Q&A WITH engHERO: Isabel Deslauriers
Isabel Deslauriers is the national coordinator of Let’s Talk Science which organizes cool science activities for younger kids with the help of volunteers across the nation, with hopes of informing children about careers in science and engineering.
What’s one thing you wish you knew about engineering back when you were in high school?
I received a lot of information about engineering from my parents. I think that one thing that is good to know is that in engineering you pick what you want to do; there are many jobs available with the same degree, so you can choose the single thing that is best for you to do as a job.
What’s your proudest accomplishment as an engineer?
I think that my job, as a whole, impacts all the volunteers and kids who are involved with different projects. One of the most satisfying aspects is to able to help others discover engineering and their interests in it.
Tell me about a time in your career when your work has been about discovery or curiosity?
There are two examples that I can think of. One is regarding me and using science to solve problems; I was working on cryptography and trying to discover the best code using different ways, and I really enjoyed the application of these skills and methods. The second one is when working with kids and seeing how they are amazed when discovering how to do something.
What are you doing these days?
I’m a national coordinator of outreach at Let’s Talk Science which is a non-profit organization that plans and does hands-on science activities with kids in order to make them interested in science. In terms of education, I have a bachelor’s degree in electrical engineering. I was always interested in science and I attended a science camp during high school that made me interested in engineering, teaching and research. I also volunteered with Let’s Talk Science, because it brought together my interests.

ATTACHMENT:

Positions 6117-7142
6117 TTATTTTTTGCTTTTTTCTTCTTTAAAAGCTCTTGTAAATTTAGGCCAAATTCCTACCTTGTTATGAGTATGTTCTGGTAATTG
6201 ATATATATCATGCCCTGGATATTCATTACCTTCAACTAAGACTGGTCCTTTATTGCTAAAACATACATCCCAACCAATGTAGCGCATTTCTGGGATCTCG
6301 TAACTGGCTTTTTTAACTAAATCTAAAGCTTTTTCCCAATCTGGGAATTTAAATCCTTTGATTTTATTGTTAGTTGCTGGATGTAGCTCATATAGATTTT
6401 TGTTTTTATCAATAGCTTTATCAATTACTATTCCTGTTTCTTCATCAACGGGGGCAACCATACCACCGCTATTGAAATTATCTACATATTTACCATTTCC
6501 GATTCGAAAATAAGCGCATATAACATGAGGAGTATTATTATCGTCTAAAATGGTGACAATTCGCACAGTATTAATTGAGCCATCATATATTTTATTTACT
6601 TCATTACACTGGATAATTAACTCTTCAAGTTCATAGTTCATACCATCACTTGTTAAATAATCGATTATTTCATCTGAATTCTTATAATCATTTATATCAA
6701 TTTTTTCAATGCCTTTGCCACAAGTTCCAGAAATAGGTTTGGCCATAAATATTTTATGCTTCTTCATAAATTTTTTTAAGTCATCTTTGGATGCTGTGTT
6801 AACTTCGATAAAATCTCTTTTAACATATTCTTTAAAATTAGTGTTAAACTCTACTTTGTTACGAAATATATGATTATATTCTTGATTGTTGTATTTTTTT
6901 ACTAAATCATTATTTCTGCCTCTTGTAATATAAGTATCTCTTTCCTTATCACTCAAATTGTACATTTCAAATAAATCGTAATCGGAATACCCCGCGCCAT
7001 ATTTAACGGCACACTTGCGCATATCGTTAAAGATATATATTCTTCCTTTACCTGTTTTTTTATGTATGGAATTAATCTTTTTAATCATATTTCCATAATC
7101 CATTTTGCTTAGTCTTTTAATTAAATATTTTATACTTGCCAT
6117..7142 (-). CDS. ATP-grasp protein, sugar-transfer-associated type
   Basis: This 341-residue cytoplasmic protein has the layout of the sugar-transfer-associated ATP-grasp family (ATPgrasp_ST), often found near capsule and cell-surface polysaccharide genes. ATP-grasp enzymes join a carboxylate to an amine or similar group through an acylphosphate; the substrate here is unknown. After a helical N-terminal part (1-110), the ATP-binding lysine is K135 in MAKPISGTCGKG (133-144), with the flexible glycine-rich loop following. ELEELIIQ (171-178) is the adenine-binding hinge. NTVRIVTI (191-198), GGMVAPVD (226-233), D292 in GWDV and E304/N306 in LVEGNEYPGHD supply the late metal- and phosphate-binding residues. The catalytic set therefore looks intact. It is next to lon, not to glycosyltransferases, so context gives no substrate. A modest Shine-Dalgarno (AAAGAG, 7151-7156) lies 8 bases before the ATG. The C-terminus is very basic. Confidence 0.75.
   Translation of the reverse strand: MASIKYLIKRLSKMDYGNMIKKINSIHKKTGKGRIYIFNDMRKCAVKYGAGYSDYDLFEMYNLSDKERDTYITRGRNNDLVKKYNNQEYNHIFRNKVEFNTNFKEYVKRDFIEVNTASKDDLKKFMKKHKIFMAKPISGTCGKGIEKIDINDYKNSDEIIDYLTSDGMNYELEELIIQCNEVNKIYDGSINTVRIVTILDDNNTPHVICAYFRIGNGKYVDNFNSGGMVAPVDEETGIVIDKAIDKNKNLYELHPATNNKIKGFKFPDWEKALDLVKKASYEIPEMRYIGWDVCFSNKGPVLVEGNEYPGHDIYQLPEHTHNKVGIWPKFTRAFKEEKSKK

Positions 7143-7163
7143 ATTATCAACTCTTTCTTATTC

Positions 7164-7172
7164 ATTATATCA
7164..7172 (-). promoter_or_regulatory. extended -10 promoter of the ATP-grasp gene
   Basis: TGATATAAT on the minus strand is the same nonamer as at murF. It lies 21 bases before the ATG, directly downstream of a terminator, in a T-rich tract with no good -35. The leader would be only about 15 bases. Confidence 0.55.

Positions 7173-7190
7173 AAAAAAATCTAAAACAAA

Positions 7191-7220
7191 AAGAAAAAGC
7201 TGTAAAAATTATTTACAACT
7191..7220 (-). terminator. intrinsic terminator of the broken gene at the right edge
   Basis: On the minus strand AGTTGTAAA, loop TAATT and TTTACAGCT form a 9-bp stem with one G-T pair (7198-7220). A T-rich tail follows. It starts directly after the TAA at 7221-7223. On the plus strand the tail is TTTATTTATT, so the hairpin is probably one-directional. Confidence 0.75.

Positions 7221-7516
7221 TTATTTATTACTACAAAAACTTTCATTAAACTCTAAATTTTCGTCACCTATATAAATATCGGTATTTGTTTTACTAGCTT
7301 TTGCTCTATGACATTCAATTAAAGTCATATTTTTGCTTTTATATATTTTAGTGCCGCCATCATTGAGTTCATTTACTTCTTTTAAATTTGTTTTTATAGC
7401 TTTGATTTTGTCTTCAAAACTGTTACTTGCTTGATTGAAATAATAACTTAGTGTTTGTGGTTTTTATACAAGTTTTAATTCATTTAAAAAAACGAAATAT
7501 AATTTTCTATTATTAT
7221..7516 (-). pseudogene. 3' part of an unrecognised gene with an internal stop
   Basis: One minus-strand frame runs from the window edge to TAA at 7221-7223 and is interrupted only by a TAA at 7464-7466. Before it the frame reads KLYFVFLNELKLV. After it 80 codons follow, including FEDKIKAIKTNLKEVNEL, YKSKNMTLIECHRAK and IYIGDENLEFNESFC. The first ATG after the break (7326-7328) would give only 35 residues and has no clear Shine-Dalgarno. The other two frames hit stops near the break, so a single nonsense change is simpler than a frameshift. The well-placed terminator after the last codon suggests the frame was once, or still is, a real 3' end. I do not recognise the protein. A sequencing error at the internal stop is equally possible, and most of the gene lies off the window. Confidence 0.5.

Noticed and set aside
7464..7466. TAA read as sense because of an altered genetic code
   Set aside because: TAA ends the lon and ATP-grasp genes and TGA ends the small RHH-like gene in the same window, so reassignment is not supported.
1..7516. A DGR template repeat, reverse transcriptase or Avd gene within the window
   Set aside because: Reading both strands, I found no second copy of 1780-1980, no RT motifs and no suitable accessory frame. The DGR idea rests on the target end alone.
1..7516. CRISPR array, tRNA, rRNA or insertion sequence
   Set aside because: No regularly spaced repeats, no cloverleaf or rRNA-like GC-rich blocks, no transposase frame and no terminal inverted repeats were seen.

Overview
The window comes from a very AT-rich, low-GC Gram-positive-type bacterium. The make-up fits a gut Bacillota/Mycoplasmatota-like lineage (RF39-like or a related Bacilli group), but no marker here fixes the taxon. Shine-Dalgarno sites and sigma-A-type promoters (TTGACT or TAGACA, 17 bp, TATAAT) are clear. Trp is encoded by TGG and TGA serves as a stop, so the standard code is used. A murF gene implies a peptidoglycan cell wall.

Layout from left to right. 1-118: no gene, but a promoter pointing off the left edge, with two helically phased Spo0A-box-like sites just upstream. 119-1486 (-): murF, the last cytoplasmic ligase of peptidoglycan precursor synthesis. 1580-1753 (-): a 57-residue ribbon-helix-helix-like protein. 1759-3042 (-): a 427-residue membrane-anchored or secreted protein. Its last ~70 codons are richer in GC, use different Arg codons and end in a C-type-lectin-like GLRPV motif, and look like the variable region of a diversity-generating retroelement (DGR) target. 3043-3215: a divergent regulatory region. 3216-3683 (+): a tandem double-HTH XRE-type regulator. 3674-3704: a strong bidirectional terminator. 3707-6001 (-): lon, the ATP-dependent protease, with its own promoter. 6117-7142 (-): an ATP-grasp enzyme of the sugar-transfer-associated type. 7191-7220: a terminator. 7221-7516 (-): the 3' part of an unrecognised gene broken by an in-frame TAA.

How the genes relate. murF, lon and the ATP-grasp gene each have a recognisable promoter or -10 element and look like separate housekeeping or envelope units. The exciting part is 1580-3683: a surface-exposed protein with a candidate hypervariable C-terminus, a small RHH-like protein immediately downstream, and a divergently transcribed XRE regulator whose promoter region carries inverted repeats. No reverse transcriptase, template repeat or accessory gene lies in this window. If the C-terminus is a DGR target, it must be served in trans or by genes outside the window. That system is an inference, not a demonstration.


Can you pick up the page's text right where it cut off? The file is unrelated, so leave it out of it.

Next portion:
Do you feel your work contributes to society? How so?
I think that my work is helping to move our society towards making a better world. Especially because I’m part of a non-profit organization, I can really feel good about helping others make the most of their abilities.
Why do we need more female engineers?
I think the question is that why aren’t there naturally more female engineers? I think we should give a chance to any girls to know she can to in engineering. Boys and girls are equally interested in science up to grade 5, and girls tend to be less interested afterwards, which is still unclear why, but it could be caused by stereotypes and their surroundings.
You have done some work related to beekeeping and RC airplanes. Could you tell me about them and what made you interested in them?
As a child, I was always interested in science, like playing with ants and experimenting with their lifestyle and what influences it. I was also interested in artistic and mechanical things. RC airplanes are one of my hobbies that bring my interests together.
Check out Let’s Talk Science